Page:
Small business is a general term for any business with less than a hundred employees. Small businesses are normally privately-owned companies, partnerships, or sole ownerships that typically have less than a thousand employees and/or lower annual revenue than a normal-sized corporation or business. A privately-owned small business has more flexibility in choosing partners and business managers than a publicly-held business because of the absence of a third party with an interest in the company’s success. However, even a small privately-owned business can fall victim to financial hardship at some point, so it is always advisable to keep your small business plans in writing and to execute them as outlined. Here are six steps to help you get started on the right track.

There are two basic definitions for the private small business: owned by the owner or by an associate, and privately held business. The first describes your company, as owned by you. The second describes your business as privately held, which means that your company is privately funded and operated. The IRS breaks down the first definition further into two classes: self-owned and owned by an associate. Self-owned refers to a situation where your company has more equity invested in the company than you do; the IRS calls this an investment in the business.

Private business ownership usually refers to investment opportunities via profit sharing or rewards programs, or investment through licensing agreements, acquisitions, or government contract work. These are often described as incentive pay programs, and they must be presented to the IRS as a part of your small business income tax return. There are many incentives available to small business owners, including depreciation expenses, accelerated depreciation, and IRS lease payments. As stated in IRS Publication 936, “the use of such incentives may result in increased income or reduced income, interests, and losses and are not tax-deductible”, so the incentive amount must be calculated and presented to the IRS along with your income tax return. It is very important that you work closely with your CPA during the preparation of your IRS Schedule C.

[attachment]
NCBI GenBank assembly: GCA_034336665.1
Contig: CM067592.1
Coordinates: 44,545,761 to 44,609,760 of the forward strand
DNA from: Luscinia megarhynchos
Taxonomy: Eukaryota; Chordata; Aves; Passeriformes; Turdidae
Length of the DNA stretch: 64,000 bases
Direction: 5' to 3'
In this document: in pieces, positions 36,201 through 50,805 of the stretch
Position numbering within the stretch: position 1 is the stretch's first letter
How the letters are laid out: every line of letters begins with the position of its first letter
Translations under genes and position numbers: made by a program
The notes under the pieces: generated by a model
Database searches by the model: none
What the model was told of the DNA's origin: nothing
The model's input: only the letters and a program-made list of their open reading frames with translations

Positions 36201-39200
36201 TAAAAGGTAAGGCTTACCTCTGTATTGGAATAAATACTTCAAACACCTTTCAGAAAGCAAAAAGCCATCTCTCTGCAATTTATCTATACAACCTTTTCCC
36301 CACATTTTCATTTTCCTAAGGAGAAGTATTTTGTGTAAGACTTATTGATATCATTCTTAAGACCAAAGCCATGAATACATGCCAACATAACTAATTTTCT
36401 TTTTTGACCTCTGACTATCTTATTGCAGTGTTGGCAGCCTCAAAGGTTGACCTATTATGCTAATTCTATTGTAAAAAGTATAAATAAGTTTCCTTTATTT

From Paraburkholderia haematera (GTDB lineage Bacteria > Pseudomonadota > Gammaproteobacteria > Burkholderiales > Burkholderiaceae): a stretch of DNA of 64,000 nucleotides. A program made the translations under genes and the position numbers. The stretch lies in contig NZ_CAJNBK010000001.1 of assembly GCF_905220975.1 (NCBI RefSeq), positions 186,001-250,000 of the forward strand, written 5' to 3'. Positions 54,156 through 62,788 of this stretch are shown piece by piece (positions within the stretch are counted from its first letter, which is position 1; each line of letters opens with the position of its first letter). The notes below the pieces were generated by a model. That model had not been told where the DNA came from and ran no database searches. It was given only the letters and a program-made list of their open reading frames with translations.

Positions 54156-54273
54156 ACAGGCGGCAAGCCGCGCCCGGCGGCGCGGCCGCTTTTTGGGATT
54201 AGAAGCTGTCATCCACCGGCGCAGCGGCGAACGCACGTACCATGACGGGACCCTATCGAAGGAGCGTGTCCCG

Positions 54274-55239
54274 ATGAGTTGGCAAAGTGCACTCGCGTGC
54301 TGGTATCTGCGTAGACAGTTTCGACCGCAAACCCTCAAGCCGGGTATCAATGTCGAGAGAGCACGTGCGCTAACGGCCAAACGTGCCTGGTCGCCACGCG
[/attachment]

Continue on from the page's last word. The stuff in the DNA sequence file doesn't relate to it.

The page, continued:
The third category is government contract work. This encompasses all items that are performed under a contract that is binding both the United States and the specific customer. These can include anything from purchasing aircraft, trucks, buildings, information technology equipment, rail cars, and computer technology, to complex manufacturing processes. Government contract work must be presented to the IRS for its classification as small business income tax incentives.

The fourth category is considered small businesses that have fewer than 500 employees. This could include courier services, retail sales, online sales and marketing, landscaping companies, and certain types of temporary staffing agencies. If your business meets these criteria, you may also qualify for the S corporation tax status, which allows you to reap the benefits of tax benefits without actually paying taxes on them at the individual level.

The fifth and final category is the national networks. There are many different subcategories under this category including professional and business associations, civic organizations, professional associations, educational institutions, charities, and various national agencies. Your local, state, and federal governments can be considered as national network businesses depending on their area of specialization. For example, the Department of Education, which handles everything from student loans to tax forms to postage stamps, would be considered a network business based on their various activities.

Now that you have an understanding of the five categories that determine whether or not your business qualifies as a small business, it is time to learn about the IRS definition of small businesses for tax purposes. The five categories are described in the table below, along with an explanation of how they apply to your situation. You should use these standards to determine if you qualify for any of the tax deductions mentioned above, and if so, which one will help you most.

If you own and manage a firm size of five, your personal liability for income tax will be limited to your contract employees (which are considered contractors) and your small business investment (which is considered a partnership). The definition of small businesses does not apply to S corporations. Firms of one to ten employees are also generally exempt from income tax. However, they are taxed as if they employed one employee.